The way that Windows writes files and data to the hard drive is that the files are broken up into blocks of data and these data blocks are written to the drive wherever they will fit. There is a master boot record which keeps track of the start of each and every file on the hard drive and each data block contains a reference to where the next data block or fragment of file starts.
You could think about your hard drive as a large book, and each data block is like individual words within that book. Each space for a data block is a set length, say 8 characters long, so some words may span 2 or more data blocks and some may only occupy a couple of characters. A file might be thought of as a paragraph. Now imagine the publisher thought it would be a good idea to break all the paragraphs into individual words, pull these words out of a hat randomly and place them onto the book where they would fit. At the beginning of the book, they have put an index to the starting word of every paragraph in the book. At the end of each word, there is a reference point to where the next word is on the drive. To read our sentences or paragraphs in our book, we have to know the code of how to put all the words back together to make sense of the story. We would go to the index to find out where the paragraph begins. we then turn our pages until we find the start of our paragraph. at the end of the first word, there is a reference to where the next word is until the entire paragraph is read.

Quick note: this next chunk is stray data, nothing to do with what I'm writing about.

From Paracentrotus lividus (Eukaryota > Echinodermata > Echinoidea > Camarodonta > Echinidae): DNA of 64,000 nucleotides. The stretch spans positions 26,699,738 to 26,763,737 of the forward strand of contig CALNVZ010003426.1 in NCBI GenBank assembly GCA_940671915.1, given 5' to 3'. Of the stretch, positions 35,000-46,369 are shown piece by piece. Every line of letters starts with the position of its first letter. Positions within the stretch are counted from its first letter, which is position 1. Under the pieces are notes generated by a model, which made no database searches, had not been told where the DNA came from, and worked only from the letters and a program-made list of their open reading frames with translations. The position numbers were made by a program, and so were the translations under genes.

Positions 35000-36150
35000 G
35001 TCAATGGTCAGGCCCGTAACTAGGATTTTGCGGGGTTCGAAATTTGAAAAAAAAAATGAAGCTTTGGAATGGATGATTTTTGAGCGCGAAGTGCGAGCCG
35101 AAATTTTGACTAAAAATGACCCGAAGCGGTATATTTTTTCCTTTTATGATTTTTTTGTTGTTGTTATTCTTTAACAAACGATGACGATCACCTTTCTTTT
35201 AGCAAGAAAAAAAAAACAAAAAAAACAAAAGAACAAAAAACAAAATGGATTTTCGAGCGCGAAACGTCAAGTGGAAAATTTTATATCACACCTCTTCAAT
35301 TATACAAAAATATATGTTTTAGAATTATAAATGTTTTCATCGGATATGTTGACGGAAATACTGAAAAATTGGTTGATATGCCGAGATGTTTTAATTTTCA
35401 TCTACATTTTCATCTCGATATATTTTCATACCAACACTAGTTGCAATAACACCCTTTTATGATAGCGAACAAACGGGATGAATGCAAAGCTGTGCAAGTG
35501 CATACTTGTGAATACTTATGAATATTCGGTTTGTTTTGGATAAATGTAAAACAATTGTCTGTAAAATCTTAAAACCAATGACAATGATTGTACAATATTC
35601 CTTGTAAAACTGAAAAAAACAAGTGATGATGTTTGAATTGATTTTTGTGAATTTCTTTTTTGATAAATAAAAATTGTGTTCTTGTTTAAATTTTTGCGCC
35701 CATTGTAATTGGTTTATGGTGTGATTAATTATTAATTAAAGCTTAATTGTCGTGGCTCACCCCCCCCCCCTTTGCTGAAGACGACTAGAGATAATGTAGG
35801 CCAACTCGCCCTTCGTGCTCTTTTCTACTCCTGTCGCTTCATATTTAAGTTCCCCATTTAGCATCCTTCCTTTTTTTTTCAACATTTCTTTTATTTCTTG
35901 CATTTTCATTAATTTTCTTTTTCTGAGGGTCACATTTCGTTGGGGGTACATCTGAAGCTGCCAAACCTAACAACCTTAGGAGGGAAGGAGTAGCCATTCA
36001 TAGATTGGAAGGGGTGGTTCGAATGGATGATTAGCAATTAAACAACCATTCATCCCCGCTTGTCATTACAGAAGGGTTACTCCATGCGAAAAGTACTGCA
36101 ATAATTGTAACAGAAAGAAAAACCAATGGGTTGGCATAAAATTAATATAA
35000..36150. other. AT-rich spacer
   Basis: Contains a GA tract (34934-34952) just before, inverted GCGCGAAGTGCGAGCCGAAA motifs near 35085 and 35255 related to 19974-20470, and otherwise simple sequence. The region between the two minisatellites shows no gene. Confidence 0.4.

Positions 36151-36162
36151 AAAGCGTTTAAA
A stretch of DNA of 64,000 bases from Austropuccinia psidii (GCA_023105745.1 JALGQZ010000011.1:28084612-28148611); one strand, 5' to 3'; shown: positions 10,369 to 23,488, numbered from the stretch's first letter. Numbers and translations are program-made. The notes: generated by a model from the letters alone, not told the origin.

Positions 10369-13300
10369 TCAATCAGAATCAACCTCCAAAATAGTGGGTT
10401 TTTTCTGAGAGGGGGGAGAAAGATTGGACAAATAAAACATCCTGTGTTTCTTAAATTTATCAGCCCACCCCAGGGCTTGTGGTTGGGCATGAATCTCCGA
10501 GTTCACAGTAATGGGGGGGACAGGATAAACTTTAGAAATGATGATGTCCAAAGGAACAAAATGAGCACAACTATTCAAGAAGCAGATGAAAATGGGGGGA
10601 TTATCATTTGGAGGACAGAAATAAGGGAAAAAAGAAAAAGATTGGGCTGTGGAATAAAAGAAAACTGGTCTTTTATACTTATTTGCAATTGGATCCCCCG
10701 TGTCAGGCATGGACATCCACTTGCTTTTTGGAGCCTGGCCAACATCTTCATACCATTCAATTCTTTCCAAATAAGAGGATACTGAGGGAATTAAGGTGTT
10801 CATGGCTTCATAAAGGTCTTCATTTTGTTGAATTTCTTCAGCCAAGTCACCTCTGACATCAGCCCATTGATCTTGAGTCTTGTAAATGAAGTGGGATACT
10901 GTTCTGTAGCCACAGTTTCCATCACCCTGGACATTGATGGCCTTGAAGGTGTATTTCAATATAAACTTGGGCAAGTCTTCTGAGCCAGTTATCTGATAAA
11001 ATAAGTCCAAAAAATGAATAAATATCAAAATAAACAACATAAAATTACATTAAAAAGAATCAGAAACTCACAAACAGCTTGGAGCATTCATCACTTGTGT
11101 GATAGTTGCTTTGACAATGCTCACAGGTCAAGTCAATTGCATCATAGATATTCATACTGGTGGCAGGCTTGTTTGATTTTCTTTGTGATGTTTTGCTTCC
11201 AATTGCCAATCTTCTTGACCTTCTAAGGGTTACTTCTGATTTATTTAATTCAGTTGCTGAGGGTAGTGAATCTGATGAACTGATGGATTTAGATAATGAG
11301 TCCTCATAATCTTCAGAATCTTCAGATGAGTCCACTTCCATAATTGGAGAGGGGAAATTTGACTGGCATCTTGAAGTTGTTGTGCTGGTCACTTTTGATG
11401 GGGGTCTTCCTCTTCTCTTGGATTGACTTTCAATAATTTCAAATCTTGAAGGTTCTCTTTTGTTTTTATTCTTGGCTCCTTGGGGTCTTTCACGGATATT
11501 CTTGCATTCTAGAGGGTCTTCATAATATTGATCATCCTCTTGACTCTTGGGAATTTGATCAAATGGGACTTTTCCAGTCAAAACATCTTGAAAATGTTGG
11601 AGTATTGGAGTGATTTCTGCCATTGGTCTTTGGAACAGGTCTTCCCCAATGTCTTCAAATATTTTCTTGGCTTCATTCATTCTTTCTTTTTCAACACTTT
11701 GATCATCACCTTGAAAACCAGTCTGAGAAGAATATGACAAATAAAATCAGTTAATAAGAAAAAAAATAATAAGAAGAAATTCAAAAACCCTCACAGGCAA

To use our analogy above, on your hard drive, the index is in the master boot record. This has changed with the latest versions of operating systems, but the MBR serves to illustrate my point. The master boot record has, in its records, the starting point of every file on the hard drive. When we choose to display our file, the MBR knows where the start of that file is on the hard drive. It then moves the head, the disk spins and the first part of the file is read. The end of the block tells the computer where the next part of the file is located and the head is moved ready to read that part when it comes around. This process continues until the entire file is read and it is displayed on your screen, output to a printer etc.
Now this process is pretty convoluted and involves a lot of moving, aligning and waiting for the disks to spin around to read the data. Wouldn't it be easier if the files data blocks were all in a line? Yes it would, and this is where disk defrag comes into play.
Defragmenting works by taking the second data block of a file and moving it so that it can sit alongside of the first. In order to do this, it may have to move other data blocks from different files and relocate them to somewhere else on the drive before it can move the data blocks of the first file It will continue to do this until the entire file is in a continuous line and it can move onto the next file in the list. Once the defrag process has completed, the MBR can tell the read head where the start of the file is, then the head basically stays where it is because the next data block will be the next one it is looking for. There is no waiting time while it moves the head and waits for the next block to come back around.
Avon River Computer Service can clean up, tune up and service your computer to ensure that it is running at its peak.